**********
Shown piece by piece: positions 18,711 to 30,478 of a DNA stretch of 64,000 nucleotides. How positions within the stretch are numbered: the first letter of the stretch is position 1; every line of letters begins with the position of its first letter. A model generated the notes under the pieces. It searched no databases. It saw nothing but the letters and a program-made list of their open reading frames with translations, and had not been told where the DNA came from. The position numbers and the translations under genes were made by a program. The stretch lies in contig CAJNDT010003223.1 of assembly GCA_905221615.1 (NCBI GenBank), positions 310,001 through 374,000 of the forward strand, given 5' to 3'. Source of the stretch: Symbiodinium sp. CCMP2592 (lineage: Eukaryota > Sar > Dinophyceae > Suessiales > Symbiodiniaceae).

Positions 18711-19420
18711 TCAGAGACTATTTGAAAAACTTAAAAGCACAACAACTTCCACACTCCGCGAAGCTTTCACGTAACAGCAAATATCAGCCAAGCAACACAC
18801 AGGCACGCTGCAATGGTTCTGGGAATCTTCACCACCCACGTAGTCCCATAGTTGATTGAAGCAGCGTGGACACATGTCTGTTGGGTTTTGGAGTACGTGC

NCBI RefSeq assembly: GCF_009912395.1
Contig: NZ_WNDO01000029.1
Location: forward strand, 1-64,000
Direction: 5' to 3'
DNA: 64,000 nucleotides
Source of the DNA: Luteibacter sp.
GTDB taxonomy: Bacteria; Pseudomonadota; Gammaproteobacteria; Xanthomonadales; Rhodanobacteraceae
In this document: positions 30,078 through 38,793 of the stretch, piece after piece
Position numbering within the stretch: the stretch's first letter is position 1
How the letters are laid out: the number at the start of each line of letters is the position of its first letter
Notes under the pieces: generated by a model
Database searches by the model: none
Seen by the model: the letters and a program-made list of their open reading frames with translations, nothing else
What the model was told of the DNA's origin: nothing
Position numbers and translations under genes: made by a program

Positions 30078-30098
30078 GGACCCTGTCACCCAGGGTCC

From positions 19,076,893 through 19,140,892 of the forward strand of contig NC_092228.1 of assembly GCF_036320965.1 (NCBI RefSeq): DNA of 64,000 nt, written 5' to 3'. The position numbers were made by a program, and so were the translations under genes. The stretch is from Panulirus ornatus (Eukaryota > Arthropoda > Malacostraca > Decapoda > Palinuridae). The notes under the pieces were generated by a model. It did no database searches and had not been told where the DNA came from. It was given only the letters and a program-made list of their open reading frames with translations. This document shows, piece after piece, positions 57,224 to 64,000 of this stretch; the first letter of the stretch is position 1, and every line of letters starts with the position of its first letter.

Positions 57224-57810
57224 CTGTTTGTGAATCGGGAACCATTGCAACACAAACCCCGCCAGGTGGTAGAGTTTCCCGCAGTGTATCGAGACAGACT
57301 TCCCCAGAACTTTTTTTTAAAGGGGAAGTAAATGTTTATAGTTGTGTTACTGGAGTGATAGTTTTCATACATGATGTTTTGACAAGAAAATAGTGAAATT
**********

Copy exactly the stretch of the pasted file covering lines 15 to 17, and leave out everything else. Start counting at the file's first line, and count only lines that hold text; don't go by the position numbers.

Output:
Notes under the pieces: generated by a model
Database searches by the model: none
Seen by the model: the letters and a program-made list of their open reading frames with translations, nothing else